In “Crushed by the Kingpin,” Matt returns from overseas to discover that Kingpin, Wilson Fisk, was elected mayor on a platform that all but mirrors Donald Trump’s.

Wanting to right this wrong, Matt sets out on a crusade against Fisk that is quickly shut down by a request from Fisk to build a case against the vigilantes in New York.

Displeased, Matt sets out in his tights to clear his head, when things take a bad turn.

 

The Incredible Hulk #710hulk

In “Return to Planet Hulk Part II,” Amadeus Cho, now The Incredible Hulk, is on Sakaar, fighting in the Warlord’s trials called the Gauntlet.

As the champion of the Doka’abi tribe, Hulk makes it through the first trial, which was basically an alien monster truck rally where everyone was trying to kill Hulk.

Amadeus “takes back the wheel” from the Hulk persona, then gets angry upon discovering that he’s only made it through one of five trials, which I’m assuming will continue in the next several issues.

 

The Mighty Thor #701thorC

Volstagg has been confronted by Mangog in “The Wrath of the Mangog.” A creature that is said to be “ferocity personafied… born from the rage of an entire slaughtered people.”

Mangog is the ultimate judgement of all Gods, and he has found Volstagg’s tenure as the War Thor wanting.

Almost the entire issue focuses on the Mangog demolishing the War Thor.

At the end of the issue, Malekith, the forefront of the war on the Nine Realms, appears out of nowhere and tells Mangog where he can find more Gods to slaughter.

The Punisher #218punisher

Frank Castle became the ruthless antihero The Punisher when his wife and children were murdered in a Central Park shootout and crooked cops kept their killers from receiving justice.

In “Punisher: War Machine Part 1,” ex-Director of S.H.I.E.L.D., Nick Fury, approaches Frank for a job that just so happens to intersect with the Punisher’s current personal vendetta.

To pull off Fury’s mission, though, he’s going to need to requisition something from the Air Force: Tony Stark’s designed War Machine armor.

He aquires the War Machine suit and sets off on Fury’s mission with pure excitement.

 


*Marvel comics have returned to original numbering since the “Legacy” relaunch.

‘The Defenders’ satisfies Marvel fans with exciting team ups

by RILEY GOLDEN//Entertainment Editor

defenders elevator

The underground criminal ninja organization known as the Hand is after the Immortal Iron Fist, and they are willing to level New York to get him.

“Marvel’s The Defenders” is an eight-episode series on Netflix that sees Charlie Cox, Finn Jones, Mike Colter, and Krysten Ritter reprise their respective roles as Daredevil, Iron Fist, Luke Cage, and Jessica Jones in the culmination of what their individual series’ have been approaching for the past two years.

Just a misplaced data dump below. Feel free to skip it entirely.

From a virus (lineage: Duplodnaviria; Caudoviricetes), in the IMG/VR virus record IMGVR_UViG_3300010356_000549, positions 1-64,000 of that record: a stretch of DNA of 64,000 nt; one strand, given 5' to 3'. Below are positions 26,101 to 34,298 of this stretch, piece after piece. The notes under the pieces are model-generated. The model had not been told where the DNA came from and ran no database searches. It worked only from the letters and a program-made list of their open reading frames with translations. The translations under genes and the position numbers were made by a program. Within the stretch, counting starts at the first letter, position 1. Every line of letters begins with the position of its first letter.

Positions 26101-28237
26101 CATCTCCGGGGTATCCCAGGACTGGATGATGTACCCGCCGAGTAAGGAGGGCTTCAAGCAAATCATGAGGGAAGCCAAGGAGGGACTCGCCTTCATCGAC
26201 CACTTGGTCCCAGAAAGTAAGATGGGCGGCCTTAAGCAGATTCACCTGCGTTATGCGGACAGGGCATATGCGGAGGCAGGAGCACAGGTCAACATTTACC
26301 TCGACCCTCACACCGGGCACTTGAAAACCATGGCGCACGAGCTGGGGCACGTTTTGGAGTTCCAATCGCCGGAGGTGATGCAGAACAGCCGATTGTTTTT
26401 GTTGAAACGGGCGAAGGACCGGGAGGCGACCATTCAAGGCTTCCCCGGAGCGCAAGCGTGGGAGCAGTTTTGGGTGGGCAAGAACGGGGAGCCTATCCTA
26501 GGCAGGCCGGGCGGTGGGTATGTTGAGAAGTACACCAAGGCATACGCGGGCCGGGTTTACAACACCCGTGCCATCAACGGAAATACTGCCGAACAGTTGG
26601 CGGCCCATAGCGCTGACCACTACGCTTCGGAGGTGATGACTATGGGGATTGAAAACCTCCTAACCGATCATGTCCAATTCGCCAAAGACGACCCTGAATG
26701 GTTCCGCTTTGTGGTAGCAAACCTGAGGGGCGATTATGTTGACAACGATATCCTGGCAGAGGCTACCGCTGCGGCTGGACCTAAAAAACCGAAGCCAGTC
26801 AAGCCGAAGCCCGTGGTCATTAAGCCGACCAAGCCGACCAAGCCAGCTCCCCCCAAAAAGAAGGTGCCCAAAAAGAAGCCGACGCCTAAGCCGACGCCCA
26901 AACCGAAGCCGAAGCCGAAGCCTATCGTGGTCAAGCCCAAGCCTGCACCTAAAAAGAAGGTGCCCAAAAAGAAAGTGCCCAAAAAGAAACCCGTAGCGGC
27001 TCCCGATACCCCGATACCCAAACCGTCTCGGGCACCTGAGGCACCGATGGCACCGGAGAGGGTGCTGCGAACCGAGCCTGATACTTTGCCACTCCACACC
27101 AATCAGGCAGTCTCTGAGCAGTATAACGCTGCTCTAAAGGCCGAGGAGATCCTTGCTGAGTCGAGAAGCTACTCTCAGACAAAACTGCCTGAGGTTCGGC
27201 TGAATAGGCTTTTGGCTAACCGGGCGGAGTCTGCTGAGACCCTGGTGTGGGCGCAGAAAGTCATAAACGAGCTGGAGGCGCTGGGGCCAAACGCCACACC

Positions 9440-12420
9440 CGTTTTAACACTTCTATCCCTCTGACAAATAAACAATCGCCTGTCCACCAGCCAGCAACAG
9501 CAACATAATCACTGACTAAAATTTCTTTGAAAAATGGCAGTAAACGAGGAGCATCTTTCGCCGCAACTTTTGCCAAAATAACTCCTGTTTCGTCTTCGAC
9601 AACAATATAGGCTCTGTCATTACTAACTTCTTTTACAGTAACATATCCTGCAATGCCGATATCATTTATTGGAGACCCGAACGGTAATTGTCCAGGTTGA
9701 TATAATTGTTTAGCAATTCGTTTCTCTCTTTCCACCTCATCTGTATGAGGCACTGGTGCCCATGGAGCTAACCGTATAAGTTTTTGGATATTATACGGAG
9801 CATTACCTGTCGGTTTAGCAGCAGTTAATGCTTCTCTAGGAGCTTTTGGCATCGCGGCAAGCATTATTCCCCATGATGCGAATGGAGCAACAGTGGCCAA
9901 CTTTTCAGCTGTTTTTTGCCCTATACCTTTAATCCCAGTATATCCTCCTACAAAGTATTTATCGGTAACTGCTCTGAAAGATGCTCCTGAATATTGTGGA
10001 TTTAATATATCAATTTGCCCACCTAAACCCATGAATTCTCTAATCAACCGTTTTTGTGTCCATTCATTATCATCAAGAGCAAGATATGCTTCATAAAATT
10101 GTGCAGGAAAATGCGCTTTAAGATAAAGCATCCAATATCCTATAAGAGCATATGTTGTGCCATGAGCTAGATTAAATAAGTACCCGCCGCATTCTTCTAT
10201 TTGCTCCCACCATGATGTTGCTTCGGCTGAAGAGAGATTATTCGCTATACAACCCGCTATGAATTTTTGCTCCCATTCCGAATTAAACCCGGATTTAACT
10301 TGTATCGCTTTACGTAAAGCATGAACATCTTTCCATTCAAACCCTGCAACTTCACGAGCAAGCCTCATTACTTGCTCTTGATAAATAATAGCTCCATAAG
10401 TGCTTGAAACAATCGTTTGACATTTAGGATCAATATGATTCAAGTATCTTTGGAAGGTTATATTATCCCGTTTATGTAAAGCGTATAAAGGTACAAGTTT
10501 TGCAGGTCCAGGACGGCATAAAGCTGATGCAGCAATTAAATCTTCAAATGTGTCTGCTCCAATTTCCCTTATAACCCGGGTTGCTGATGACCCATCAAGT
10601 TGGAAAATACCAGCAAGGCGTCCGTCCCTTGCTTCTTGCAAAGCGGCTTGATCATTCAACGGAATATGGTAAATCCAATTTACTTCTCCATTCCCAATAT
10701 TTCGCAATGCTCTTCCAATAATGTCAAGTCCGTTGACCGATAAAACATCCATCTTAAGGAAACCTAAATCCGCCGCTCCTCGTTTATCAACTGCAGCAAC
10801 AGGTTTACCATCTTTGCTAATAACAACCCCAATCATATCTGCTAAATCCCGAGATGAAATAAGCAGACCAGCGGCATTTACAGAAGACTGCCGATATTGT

Matt Murdock (Cox) was blinded as a child and developed super hearing abilities that allow him to pinpoint things better than those with sight. Now he is a lawyer by day and Daredevil by night. Between “Daredevil” seasons 1 and 2, the Devil of Hell’s Kitchen stopped Madame Gao’s (Wai Ching Ho) underground Hand operations, confronted and defeated Wilson Fisk (Vincent D’Onofrio), and encountered the Punisher (John Bernthal).

The other individual Defenders’ series are good, but Charlie Cox does an incredible amount of justice to the role of Daredevil. Sseasons 1 and 2 of “Marvel’s Daredevil” are arguably the best material to come out of the Marvel Cinematic Universe to date.

  Jessica Jones (Ritter) is an alcoholic private investigator with superhuman strength. In “Marvel’s Jessica Jones” season 1, Jessica takes a case that leads her to Zebediah Kilgrave, or Purple Man (David Tennant), who she kills. Jessica also meets and hooks up with Luke Cage (Colter).

“Jessica Jones” season 1 is kind of boring, but Cage’s presence is great for the dynamics of the series and Kristen Ritter plays a perfect Jessica Jones.

Luke Cage was in jail when he was beaten within an inch of his life. A doctor at the prison did an experiment on Cage that gave him unbreakable skin and super strength. In season 1 of “Marvel’s Luke Cage,” Cage encounters Cottonmouth (Mahershala Ali), Black Mariah (Alfre Woodard), and Diamondback (Erik LaRay Harvey) and comes out on top. That is, until the prison he broke out of years ago comes looking for him. The stakes never really feel too high in “Luke Cage” like they do in “Daredevil.” The action is cool, and Mike Colter fits the role extremely well.